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Updated Meta-Analysis Confirms Survival Benefit of Adding Chemotherapy to Radiotherapy in Nasopharyngeal Cancer

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Key Points

  • The addition of chemotherapy to radiotherapy was associated with significantly improved overall survival in patients with nasopharyngeal carcinoma.
  • The survival benefit was greatest with concomitant therapy.

In an updated patient-level meta-analysis reported in The Lancet Oncology, Blanchard et al of the Meta-Analysis of Chemotherapy in Nasopharyngeal Carcinoma (MAC-NPC) collaborative group found that the addition of chemotherapy to radiotherapy improved overall survival in patients with nasopharyngeal carcinoma, with the greatest benefit being observed with concomitant administration.

Improved Survival

The meta-analysis included data from 19 trials and 4,806 patients, with a median follow-up of 7.7 years. The addition of chemotherapy to radiotherapy was associated with a significant improvement in overall survival (hazard ratio [HR] = 0.79, P < .0001), with a 5-year absolute benefit of 6.3% (95% confidence interval [CI] = 3.5%–9.1%). The interaction between benefit of chemotherapy for overall survival and timing of chemotherapy was significant (P = .01) for concomitant chemotherapy and radiotherapy plus adjuvant chemotherapy (HR = 0.65, 95% CI = 0.56–0.76) and concomitant treatment without adjuvant chemotherapy (HR = 0.80, 95% CI = 0.70–0.93) but not for adjuvant chemotherapy alone (HR = 0.87, 95% CI = 0.68–1.12) or induction chemotherapy alone (HR = 0.96, 95% CI = 0.80–1.16).

Other Outcomes

The addition of chemotherapy to radiotherapy was associated with significant improvement (all P < .0001) in progression-free survival (HR = 0.75, 95% CI = 0.69–0.81), locoregional control (HR = 0.73, 95% CI = 0.64–0.83), distant control (HR = 0.67, 95% CI = 0.59–0.75), and cancer mortality (HR = 0.76, 95% CI = 0.69–0.84).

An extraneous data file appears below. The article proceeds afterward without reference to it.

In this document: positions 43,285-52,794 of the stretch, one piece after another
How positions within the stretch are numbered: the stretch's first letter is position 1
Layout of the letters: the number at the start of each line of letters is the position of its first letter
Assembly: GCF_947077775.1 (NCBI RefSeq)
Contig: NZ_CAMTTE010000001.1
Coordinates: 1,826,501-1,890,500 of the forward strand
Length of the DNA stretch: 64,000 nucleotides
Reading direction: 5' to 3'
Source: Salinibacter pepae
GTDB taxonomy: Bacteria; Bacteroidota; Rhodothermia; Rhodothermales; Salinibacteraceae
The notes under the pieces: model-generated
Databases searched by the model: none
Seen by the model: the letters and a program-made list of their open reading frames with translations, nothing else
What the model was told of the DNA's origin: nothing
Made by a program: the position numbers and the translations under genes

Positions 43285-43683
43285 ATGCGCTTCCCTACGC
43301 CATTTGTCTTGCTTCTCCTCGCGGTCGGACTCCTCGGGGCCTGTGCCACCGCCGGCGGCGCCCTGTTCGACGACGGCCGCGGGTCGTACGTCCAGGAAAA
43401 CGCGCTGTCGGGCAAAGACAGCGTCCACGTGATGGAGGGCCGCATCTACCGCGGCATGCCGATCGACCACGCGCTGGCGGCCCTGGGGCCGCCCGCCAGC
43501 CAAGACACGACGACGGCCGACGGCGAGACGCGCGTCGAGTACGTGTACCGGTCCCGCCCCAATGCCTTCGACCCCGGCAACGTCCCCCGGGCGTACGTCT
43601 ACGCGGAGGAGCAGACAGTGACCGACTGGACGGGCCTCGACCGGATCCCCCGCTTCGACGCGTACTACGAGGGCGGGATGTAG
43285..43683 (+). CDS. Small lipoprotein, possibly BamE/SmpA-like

The investigators concluded: “Our results confirm that the addition of concomitant chemotherapy to radiotherapy significantly improves survival in patients with locoregionally advanced nasopharyngeal carcinoma. To our knowledge, this is the first analysis that examines the effect of concomitant chemotherapy with and without adjuvant chemotherapy as distinct groups. Further studies on the specific benefits of adjuvant chemotherapy after concomitant chemoradiotherapy are needed.”

Jean-Pierre Pignon, MD, of Institut Gustave Roussy, is the corresponding author of The Lancet Oncology article.

The study was funded by the French Ministry of Health (Programme d’actions intégrées de recherche VADS), Ligue Nationale Contre le Cancer, and Sanofi-Aventis. For full disclosures of the study authors, visit www.thelancet.com.

The content in this post has not been reviewed by the American Society of Clinical Oncology, Inc. (ASCO®) and does not necessarily reflect the ideas and opinions of ASCO®.


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